David M. Ortmann
SPECIAL TO THINK & ASK
Dear Governor McGreevey:
The late Audre Lorde once said,
|"When I dare to be powerful - to use my strength in the service of my vision, then it becomes less and less important whether I am afraid."|
I hope these words can be a source of strength for you in the days ahead. Although I live in San Francisco and work as a psychotherapist and a writer, you and I have more in common than the fact that we are both gay men.
We were born not far from one another in New Jersey. Before you were Governor, you were the Mayor of my home township. Like you, I was raised Irish Catholic and I was an altar boy. Also, I knew that I was different and, although I wasn’t quite sure how or why, I knew that being "different" must be very bad and very wrong. I was called “faggot” before I even knew was the word meant, and was beaten-up so often that my parents enrolled me in karate classes.
At thirteen I was sexually assaulted, which shoved me deeper into a closet of shame. Later, as a high school freshman, my Chemistry teacher called me a faggot in front of my classmates. I didn’t tell anyone at home. I hid. I was afraid. I felt imprisoned and crippled.
You came out last week. I never had that chance. I guess I was outed by my Chemistry teacher. I was outed by my college friends the very day after I had my first consensual experience with another man. I was outed by my family at age 22 when they “found” a picture of my first boyfriend and I embraced in a kiss; a picture that I had kept securely hidden, face-down, in the pencil case of my dayplanner.
I felt robbed of my coming out experience because it was either forced upon me or taken from me. I guess that’s why I am so open about being a proud gay man today. Some people say I flaunt it. I say fuck-em. It feels powerful to finally claim the right to say and be who I am without reservation.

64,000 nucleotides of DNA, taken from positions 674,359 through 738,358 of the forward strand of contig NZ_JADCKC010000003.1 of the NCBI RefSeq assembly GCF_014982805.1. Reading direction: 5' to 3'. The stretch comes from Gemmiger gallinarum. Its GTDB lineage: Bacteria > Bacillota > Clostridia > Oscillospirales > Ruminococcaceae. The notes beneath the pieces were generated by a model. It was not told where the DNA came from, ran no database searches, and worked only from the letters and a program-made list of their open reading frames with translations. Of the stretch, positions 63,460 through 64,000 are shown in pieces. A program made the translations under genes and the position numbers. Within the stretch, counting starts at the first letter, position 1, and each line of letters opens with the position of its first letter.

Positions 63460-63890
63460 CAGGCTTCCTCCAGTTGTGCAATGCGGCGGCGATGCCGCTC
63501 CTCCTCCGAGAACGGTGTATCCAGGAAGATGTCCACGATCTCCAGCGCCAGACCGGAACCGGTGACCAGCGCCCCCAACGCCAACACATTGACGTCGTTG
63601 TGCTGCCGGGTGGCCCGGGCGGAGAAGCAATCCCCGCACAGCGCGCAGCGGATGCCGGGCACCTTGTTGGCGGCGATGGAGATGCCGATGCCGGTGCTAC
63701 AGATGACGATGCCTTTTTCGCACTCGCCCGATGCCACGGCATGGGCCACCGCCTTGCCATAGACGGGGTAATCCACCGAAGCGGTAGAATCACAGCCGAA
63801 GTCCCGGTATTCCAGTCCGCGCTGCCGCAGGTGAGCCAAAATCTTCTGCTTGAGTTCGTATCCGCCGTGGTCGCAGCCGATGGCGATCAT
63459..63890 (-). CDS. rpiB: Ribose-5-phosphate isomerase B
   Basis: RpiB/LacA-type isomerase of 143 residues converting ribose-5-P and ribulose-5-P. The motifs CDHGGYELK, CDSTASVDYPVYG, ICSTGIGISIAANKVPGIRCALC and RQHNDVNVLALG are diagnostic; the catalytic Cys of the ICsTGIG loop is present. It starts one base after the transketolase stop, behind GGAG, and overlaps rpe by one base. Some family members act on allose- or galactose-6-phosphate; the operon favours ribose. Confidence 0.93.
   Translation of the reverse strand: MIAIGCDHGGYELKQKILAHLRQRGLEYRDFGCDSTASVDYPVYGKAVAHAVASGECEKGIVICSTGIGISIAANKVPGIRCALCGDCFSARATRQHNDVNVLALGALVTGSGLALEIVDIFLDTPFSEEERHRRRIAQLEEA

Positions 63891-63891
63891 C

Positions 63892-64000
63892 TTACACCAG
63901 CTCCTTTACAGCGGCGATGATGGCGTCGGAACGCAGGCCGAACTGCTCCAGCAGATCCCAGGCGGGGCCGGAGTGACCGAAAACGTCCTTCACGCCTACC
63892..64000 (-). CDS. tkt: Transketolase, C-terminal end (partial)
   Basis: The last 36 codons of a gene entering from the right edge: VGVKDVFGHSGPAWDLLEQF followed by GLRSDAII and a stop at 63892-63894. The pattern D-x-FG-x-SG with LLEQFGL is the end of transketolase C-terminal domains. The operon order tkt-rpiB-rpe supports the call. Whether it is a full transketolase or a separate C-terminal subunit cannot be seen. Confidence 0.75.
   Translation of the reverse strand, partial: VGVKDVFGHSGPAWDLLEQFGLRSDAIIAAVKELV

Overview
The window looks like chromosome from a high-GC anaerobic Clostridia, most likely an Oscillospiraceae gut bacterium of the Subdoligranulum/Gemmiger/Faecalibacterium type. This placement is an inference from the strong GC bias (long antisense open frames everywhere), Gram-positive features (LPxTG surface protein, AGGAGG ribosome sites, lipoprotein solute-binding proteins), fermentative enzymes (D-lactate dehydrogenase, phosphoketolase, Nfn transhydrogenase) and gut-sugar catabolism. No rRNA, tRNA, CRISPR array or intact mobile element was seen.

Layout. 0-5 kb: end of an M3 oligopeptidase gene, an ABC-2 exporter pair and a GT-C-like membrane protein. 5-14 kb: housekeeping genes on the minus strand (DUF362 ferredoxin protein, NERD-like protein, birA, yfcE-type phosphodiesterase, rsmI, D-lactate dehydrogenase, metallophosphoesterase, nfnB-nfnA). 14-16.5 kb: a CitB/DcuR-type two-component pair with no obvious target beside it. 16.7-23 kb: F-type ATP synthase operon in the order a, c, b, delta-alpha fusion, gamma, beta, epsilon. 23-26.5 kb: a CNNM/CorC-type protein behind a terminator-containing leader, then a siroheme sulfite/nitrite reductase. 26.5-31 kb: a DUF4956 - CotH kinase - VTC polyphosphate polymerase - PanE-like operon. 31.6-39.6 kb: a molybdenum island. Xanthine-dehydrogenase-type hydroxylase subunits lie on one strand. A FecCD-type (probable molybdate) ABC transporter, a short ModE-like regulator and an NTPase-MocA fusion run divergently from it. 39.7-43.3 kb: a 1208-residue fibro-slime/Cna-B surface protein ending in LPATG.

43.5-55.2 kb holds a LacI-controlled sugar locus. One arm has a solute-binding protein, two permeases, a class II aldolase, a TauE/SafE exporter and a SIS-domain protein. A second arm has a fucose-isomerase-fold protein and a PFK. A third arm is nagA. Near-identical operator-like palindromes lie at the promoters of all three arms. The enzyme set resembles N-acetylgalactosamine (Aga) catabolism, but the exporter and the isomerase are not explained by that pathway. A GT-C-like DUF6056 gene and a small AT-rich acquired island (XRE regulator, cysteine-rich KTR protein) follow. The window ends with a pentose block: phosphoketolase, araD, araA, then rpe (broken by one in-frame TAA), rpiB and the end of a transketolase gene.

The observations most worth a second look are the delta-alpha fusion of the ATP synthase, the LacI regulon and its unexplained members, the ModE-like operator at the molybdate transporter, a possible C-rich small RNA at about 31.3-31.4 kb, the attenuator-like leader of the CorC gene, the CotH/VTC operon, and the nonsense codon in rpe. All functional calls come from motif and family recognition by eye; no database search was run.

You did the same thing last week, and I thank you for your dignified public announcement, which embodied the sprit of Audre Lorde’s words I quote. Rather than succumb to the pressures of blackmail, you chose instead to be honest. I know for a fact that your administration could have handled the circumstances facing you quietly, efficiently, and effectively. You could have avoided disclosure and continued your life and career without interruption. Instead, you chose to come out. I have tremendous respect for that choice. I only wish you chose to remain governor. But that is your choice. I do hope you will remain in office, despite pressure, until the date of your scheduled step down.
Thank you for not attaching shame to your sexual orientation. You did attach feelings of shame to your hiding and lying, but not to your orientation. This is an important distinction and I thank you for making it clear.